When you were young, adults probably said things to you like, “You’re too young to understand” or “you can’t do that until you’re older.” Or maybe you’ve uttered similar statements to children. We often mistakenly assume that because children are small, they are not capable of doing big things. While they may not have the physical and cognitive capabilities of adults, young people can have a big impact on the world they live in. God calls them just as God calls adults. In this lesson, children will explore God’s call to Jeremiah to prophecy to the Israelites. They will then reflect on what God is calling them to do at this time in their lives.
Begin your time with the children by asking them to share stories about adults saying they are too young or too small to do something. What were they told they couldn’t do because of their age and size? Did they agree with the adult saying this? Why or why not? Explain that there are some things that adults are better suited for like driving cars or doing dangerous work. However, there are many important roles that children play in the world. God relies on both children and adults to share God’s love and care with their communities.
Exploring the passage
Prepare to read aloud Jeremiah 1:4-10. Provide the children with some context for the reading. Explain that the story they will be hearing comes from the Old Testament. It is the start of the book of Jeremiah. In this part of the Bible, we hear about a person who God was very close with, Jeremiah. God called Jeremiah to speak to the people of Israel for God. At the time, God wanted to warn the people that their temple might be destroyed and that they might be pushed off the land God had given them. Jeremiah shared these warnings but the people did not listen. Later, God gave Jeremiah words of comfort and hope for the Israelites as they suffered the loss of their homeland. Before Jeremiah said all of these things, God called Jeremiah to serve as God’s voice. This is the story that we’ll hear today. Encourage the children to notice how Jeremiah reacts when God calls him to be a prophet and how God responds to each of Jeremiah’s concerns.
Read aloud Jeremiah 1:4-10. After reading the passage, ask the children to recount what Jeremiah says when God tells him he will be a prophet, speaking for God. Note that Jeremiah does not believe he can speak on God’s behalf because he is young. Ask the children to share how God responds. Highlight God’s willingness to give Jeremiah the words he will need to share God’s message. God promises Jeremiah God will be with him as he undertakes this important task. In fact, God tells Jeremiah that God knew he would be a prophet even before he was born. God called him well before he even existed.
Have the children wonder what this experience must have been like for Jeremiah. What would it feel like to have God offer you this call? How would you feel about this opportunity and responsibility? Would it be a comfort to know God would be with you along the way, providing you with the words to say? Why or why not?
Relating the passage to our lives
Help the children connect Jeremiah’s call to their own lives. Share that God continues to call people of all ages to do God’s work on earth. While God called Jeremiah to share particular messages for people in a particular time, God calls people to do other important work. Ask the children to share the ways they feel God is calling them to serve their communities right now. Remind them that God gives us each unique gifts. When we use those gifts to love and care for others and to make the world a better place, we are living out a call from God. If children are having difficulty identifying ways God is calling them to serve, encourage them to think about the things that they do that make them feel most like themselves. What is important to them? How is what is important to them important to the larger world?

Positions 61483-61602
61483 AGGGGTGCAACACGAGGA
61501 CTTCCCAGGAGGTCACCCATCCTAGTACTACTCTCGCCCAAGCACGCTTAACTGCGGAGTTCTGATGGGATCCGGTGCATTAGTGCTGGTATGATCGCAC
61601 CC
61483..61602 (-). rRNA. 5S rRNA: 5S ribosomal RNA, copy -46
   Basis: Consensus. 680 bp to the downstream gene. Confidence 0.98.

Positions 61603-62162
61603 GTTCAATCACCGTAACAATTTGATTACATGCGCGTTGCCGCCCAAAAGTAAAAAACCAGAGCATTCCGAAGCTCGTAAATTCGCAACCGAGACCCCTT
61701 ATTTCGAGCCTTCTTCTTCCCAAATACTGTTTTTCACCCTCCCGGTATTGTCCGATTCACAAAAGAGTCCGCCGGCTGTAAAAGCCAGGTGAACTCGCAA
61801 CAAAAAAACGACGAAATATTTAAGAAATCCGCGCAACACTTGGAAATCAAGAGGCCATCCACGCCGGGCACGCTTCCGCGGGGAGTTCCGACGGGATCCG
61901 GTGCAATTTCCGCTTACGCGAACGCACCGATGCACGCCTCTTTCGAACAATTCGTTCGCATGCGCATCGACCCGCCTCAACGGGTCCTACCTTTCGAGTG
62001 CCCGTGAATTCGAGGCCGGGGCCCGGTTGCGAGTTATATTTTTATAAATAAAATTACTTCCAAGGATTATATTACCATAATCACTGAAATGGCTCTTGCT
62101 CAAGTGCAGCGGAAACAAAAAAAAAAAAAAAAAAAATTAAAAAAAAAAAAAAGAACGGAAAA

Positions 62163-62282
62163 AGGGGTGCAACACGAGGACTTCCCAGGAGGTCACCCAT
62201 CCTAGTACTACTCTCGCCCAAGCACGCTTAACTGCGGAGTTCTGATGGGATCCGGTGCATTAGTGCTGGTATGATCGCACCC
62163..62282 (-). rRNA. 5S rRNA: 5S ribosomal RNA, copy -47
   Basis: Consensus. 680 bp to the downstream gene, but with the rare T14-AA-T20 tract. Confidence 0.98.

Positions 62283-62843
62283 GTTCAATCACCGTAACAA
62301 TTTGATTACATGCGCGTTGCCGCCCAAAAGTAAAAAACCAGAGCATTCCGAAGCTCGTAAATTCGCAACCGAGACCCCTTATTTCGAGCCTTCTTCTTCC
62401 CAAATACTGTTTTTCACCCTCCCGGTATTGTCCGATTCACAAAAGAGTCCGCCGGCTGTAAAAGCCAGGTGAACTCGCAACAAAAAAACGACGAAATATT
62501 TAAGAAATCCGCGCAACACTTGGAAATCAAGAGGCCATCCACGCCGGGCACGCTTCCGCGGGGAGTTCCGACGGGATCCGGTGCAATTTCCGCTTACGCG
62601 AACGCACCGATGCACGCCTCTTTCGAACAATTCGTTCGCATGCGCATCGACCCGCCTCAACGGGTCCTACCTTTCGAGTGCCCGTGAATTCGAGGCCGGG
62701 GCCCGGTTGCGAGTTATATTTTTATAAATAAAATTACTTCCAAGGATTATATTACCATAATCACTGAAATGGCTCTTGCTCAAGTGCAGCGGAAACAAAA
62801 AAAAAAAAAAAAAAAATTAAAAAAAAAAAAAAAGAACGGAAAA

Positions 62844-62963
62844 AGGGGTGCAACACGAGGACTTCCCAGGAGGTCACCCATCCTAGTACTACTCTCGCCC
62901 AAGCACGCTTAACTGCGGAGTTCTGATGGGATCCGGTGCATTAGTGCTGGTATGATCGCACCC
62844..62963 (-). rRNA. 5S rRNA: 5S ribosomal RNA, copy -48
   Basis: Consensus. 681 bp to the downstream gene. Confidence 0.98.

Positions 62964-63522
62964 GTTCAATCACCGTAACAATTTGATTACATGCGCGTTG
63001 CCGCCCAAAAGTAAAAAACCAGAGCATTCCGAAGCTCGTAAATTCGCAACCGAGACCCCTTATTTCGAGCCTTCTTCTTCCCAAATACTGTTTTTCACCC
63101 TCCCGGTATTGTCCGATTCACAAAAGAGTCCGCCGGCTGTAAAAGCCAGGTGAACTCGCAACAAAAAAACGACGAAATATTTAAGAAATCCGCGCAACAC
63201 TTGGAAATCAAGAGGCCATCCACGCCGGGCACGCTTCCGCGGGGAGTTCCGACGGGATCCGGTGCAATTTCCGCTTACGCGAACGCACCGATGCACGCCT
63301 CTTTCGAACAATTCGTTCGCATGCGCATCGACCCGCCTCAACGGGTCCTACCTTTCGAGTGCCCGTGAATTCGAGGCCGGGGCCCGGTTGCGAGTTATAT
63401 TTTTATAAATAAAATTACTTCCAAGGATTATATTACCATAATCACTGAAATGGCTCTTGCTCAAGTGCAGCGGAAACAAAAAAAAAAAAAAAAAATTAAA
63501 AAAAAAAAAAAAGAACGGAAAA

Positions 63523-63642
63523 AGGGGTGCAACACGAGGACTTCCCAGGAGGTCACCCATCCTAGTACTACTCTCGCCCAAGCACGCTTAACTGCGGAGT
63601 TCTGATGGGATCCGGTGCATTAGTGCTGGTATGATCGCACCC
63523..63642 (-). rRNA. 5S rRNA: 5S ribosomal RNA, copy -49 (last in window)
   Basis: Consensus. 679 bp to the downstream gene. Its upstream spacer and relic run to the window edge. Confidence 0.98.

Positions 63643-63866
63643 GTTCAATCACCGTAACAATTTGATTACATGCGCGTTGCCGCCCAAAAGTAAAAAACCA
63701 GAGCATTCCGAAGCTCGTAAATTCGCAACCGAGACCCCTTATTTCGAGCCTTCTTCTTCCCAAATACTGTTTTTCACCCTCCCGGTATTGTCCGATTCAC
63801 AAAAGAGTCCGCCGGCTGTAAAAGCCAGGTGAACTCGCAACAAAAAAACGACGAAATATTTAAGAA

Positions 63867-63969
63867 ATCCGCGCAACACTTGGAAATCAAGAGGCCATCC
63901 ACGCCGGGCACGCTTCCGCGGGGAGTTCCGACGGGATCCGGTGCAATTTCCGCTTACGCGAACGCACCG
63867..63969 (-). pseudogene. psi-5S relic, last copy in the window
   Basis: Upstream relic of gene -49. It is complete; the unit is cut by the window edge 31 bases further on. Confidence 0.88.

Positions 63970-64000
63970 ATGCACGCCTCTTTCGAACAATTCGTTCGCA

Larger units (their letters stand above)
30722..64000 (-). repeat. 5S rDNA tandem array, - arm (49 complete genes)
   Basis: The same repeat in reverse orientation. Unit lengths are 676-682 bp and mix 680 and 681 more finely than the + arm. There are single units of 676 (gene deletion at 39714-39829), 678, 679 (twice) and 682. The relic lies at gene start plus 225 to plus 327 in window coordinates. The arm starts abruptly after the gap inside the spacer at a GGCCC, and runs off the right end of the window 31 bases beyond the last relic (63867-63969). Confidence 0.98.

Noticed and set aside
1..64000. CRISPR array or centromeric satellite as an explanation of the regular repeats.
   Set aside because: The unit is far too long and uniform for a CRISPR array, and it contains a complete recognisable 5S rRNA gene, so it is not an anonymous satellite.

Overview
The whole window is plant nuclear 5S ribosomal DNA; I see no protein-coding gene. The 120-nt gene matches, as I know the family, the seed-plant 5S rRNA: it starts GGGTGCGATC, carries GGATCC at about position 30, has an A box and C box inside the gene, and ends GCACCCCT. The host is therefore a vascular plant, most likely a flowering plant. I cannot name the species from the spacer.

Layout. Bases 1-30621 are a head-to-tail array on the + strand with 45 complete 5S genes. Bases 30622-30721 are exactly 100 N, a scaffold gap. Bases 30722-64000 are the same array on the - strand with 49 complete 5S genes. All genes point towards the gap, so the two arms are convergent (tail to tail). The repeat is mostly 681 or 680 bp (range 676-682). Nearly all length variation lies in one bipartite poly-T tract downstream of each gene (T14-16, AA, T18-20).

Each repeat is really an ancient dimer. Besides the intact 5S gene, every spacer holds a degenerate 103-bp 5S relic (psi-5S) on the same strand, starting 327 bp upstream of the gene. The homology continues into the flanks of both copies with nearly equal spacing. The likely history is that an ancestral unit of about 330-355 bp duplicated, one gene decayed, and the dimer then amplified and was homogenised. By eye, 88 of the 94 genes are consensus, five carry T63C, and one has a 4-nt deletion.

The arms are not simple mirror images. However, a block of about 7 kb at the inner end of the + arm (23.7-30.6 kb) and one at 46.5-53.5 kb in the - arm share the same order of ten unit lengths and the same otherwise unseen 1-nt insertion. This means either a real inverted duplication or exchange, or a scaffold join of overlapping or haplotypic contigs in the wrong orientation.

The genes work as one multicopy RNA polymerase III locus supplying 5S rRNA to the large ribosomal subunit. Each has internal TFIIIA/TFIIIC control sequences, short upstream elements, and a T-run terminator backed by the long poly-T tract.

Gather the supplies you’ll need for the next part of the activity: print-outs of enough paper people templates for each child to receive one, crayons or markers, several sheets of blank paper, scissors, and glue. You can use this template or another you like.
Once each child has identified one way that they are living out a call God has placed on them, give each a paper person. Ask the child to use crayons or markers to turn this blank paper person into themselves. Encourage them to add details that show them using their gifts to do God’s work on earth.
Then, give each child a sheet of blank paper. Ask them to trace their hands on the paper. You may need to assist younger children with this task. Have them write their names on the paper hands and then cut them out.
Hang the paper people the children colored on the wall. Alternately, you can glue them on a large sheet of butcher paper or chart paper. Note the collection of gifts that are represented by the community of children. Share that God is with them as they carry out the work God has called them to do, just as God was with Jeremiah as he spoke to the Israelites. The community of people including the children in the group are also with us as we use our gifts. Share that when a person begins serving in a new ministry in the church, we often recognize their call in a worship service by asking them special questions and then asking those in the congregation who have done similar work to place their hands on the person as a prayer is offered. We call this the “laying on of hands.” To remind the children that they have one another’s support, glue each of the paper hands around the paper people.
Conclude by offering a prayer for the children to live out their calls knowing they are supported by one another.